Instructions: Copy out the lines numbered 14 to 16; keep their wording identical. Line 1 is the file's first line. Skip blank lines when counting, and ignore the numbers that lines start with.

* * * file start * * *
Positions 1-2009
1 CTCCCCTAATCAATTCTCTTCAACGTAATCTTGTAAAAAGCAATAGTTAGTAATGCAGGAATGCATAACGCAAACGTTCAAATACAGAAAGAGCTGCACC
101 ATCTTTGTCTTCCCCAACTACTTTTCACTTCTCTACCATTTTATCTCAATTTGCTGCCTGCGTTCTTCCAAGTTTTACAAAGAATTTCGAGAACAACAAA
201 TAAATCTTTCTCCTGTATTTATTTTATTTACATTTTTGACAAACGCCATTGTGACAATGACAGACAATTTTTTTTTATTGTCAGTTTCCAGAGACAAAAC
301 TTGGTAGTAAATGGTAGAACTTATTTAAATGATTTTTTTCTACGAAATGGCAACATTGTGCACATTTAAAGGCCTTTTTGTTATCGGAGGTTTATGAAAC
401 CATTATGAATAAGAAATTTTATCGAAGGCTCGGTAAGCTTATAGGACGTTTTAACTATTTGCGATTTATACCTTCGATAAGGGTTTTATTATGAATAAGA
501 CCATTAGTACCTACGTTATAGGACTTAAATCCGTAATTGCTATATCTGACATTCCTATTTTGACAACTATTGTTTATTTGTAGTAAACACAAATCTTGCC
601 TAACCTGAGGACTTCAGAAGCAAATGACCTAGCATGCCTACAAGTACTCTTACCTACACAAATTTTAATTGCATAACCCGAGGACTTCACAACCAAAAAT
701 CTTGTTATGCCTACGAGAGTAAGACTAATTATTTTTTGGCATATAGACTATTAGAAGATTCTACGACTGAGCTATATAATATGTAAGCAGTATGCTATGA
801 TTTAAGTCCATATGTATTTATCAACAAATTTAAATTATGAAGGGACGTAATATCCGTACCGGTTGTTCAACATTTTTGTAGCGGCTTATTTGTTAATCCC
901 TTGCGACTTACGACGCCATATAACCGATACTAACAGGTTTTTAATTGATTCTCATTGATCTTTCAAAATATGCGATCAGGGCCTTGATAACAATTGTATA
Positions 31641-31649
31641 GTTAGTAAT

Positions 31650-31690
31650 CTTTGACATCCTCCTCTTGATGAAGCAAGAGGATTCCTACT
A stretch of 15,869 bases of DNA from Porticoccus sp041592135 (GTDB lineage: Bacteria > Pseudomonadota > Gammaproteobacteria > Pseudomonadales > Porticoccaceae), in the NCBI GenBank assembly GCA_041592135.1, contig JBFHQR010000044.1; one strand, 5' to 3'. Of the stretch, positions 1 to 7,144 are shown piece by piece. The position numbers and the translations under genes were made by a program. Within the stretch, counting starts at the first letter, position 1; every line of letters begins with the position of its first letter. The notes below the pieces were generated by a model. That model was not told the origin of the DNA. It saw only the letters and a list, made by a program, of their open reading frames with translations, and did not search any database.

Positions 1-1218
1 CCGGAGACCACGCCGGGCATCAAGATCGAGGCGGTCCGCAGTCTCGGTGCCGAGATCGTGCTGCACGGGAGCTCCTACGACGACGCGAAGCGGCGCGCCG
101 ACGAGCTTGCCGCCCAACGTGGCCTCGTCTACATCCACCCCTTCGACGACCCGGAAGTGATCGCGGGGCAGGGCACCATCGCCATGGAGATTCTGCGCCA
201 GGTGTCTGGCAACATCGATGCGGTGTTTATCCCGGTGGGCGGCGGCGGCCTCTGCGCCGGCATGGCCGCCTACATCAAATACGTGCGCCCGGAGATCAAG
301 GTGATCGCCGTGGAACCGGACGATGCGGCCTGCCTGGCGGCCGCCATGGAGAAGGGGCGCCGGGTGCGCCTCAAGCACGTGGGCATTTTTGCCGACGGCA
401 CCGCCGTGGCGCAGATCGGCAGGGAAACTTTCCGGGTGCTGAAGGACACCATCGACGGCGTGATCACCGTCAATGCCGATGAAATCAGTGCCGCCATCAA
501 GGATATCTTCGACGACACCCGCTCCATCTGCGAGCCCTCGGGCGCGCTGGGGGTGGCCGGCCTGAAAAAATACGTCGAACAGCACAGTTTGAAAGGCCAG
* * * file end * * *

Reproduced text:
Positions 31650-31690
31650 CTTTGACATCCTCCTCTTGATGAAGCAAGAGGATTCCTACT
A stretch of 15,869 bases of DNA from Porticoccus sp041592135 (GTDB lineage: Bacteria > Pseudomonadota > Gammaproteobacteria > Pseudomonadales > Porticoccaceae), in the NCBI GenBank assembly GCA_041592135.1, contig JBFHQR010000044.1; one strand, 5' to 3'. Of the stretch, positions 1 to 7,144 are shown piece by piece. The position numbers and the translations under genes were made by a program. Within the stretch, counting starts at the first letter, position 1; every line of letters begins with the position of its first letter. The notes below the pieces were generated by a model. That model was not told the origin of the DNA. It saw only the letters and a list, made by a program, of their open reading frames with translations, and did not search any database.